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Research gives hope that Atlanta's climate may combat COVID-19

Like humans, viruses don't react well to exposure to sunlight, high heat and humidity

ATLANTA — The research community is working as fast as possible to learn more about COVID-19, from medical treatments to environmental factors that impact the virus transmission.

Studies have shed light on, some quite literally, the impacts our climate in the southeastern United States has on the spread of the virus.

Although there is still considerable uncertainty with many aspects of the virus, many characteristics of summer weather in Atlanta may be detrimental to the lifespan of COVID-19, according to multiple studies.

Let’s think about summer weather in the South: It’s sunny, hot, and humid


The five months of the year with the most sunshine in Atlanta on average are April through August, which is a big reason why these are some of the warmest months of the year.

Multiple studies have shown that COVID-19 and similar viruses do not survive in sunlight. UV light is used as a surface disinfectant, particularly UV-C light. That type of UV light does not impact us on the earth’s surface, but UV-B from sunlight does.

According to a study by the Department of Homeland Security, tests prove that sunlight can kill the virus on things like playgrounds, benches, anything left outside in the sun.

During those five months, the sun angle is most severe or directly overhead. 

That means the sun is most powerful and delivering the COVID-19 killing rays. You are also most likely to get a sunburn quickly during this period too.

This may explain the findings from another study that found Wuhan was experiencing the cloudiest month since 2007 during the initial virus spread. What’s more, the cloudiest time of the year in hard-hit cities like New York City, Seattle, Chicago is during the initial publicized virus spread period.

Another encouraging study shows that civilization near and below 35 degrees N latitude have fared better with COVID-19 patient recovery and transmission rates.

Atlanta, Georgia, and much of the southeast lie under 35° N in the favored area.

Credit: WXIA
Research has shown that the population near and below 35° N have fared better with COVID-19 compared to population north of this line.

This 35 degrees N latitude point is important, the closer you get to the Equator, the more direct sunlight is received.

This could mean this area is getting more COVID-19 killing rays and/or that the population is absorbing more sunlight and creating vitamin D, which has been linked to increased recovery by patients in Indonesia and other parts of the world.


More sunlight means warmer temperatures, simple as that. But the temperature needed to kill or harm the virus is not quite as simple.

Overall, the warmer the temperature the more detrimental it is to the virus. This is why research shows the virus can last for a long time in a temperature and humidity controlled environment like your refrigerator.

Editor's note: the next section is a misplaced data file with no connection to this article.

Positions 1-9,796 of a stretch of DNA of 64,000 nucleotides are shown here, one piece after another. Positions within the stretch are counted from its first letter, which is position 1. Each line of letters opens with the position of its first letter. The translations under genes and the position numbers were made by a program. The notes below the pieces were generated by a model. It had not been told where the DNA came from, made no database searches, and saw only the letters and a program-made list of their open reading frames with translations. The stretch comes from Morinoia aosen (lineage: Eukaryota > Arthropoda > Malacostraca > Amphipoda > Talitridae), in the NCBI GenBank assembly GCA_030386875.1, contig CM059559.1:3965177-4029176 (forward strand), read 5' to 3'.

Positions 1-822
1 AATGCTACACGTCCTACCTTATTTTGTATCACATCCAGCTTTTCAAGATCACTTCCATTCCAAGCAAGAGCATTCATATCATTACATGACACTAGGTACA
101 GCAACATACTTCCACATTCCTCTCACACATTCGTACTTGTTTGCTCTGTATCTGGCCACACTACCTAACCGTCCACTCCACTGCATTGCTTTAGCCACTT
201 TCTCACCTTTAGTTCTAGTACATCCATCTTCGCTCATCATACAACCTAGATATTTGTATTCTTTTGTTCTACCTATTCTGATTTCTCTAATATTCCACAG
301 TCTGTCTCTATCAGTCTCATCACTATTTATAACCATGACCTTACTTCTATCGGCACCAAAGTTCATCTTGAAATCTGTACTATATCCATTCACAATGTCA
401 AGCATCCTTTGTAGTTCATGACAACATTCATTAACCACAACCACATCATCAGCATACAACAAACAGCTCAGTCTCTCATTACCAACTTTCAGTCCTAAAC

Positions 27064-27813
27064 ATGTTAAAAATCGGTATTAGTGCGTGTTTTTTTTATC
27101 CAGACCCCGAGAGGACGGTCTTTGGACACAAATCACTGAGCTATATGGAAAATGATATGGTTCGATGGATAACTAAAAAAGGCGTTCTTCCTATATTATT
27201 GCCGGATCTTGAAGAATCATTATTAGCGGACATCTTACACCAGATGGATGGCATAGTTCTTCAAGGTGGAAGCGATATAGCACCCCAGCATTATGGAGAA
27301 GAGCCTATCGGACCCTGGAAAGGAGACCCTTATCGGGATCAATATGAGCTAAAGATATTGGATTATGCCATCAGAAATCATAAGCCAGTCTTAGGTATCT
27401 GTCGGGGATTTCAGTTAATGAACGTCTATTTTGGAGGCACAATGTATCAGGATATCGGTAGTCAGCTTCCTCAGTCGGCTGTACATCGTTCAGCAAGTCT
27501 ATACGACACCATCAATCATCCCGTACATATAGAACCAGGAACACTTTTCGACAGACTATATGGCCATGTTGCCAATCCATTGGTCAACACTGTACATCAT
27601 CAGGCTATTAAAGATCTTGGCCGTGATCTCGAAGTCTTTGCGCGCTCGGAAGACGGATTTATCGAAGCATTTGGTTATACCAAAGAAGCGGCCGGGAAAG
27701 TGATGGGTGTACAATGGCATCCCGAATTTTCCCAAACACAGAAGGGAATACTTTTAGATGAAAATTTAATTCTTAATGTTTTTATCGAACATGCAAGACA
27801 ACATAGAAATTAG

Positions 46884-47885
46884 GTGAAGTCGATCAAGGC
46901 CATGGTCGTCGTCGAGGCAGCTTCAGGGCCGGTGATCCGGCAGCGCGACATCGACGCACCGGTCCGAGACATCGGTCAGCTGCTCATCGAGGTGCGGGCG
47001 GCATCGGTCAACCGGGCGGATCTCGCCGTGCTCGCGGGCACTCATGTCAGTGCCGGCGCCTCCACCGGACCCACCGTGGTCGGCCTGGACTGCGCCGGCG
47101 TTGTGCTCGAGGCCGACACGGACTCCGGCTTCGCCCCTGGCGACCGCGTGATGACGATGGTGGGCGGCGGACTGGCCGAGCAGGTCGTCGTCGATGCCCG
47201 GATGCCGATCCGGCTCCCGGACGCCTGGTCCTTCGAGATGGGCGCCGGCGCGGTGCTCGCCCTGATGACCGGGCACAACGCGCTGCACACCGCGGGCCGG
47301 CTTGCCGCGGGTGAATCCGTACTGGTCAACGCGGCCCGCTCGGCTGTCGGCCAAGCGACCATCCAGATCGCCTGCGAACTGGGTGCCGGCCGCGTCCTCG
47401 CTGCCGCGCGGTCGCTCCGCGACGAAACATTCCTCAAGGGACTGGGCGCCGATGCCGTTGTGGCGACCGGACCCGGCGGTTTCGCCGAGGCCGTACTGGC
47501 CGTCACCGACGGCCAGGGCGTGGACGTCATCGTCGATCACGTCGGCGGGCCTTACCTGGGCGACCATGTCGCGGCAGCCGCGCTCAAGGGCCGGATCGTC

Research from China showed that temperatures over 75F were detrimental to the virus, while the DHS study identified it at 95F. In either case, researchers said the warmer the temperature the shorter the life of the virus.

While high temperatures in the middle 90s are usually possible from June-September in Atlanta, outdoor surfaces may heat up beyond the 95 threshold any time of the year under direct sunlight.


Research from the Department of Homeland Security indicates that higher humidity plays a role in killing the virus. This is particularly applicable outside during summer where humidity levels can be much higher in the southeast.

There is not as much known about this variable compared to sunlight. It can be seen as a supplemental impact on the virus behind sunlight and temperature. But like sunlight and temperature and related, so maybe temperature and humidity.

During a White House press briefing, Bill Bryan, leader of the Science and Technology Directorate at the Department of Homeland Security, said, “as the temperature increases, as the humidity increases, with no sun involved, you can see how drastically the half-life goes down on that virus.'

In a phone call, Paul Dabisch, Ph.D., Senior Principal Investigator and Aerobiology Group Leader with DHS told me that sunlight is the biggest environmental influence on the life of the virus followed by temperature and humidity.

What this may mean for Atlanta

It is encouraging to see what seasonal weather factors can kill the virus, without the use of liquid disinfectants. If these studies do verify with the case numbers this summer, that is great for our understanding of the virus.

This would mean outdoor playground equipment, patio furniture, beach chairs, anything with long exposure time to the sun would be disinfected from the deadly virus, provided the surface had been exposed to sunlight long enough.

It will also confirm that once we go back into winter when environmental factors become more conducive, we may have to endure another increase in COVID-19 cases.

11Alive is focusing our news coverage on the facts and not the fear around the virus.  We want to keep you informed about the latest developments while ensuring that we deliver confirmed, factual information. 

We will track the most important coronavirus elements relating to Georgia on this page. Refresh often for new information. 


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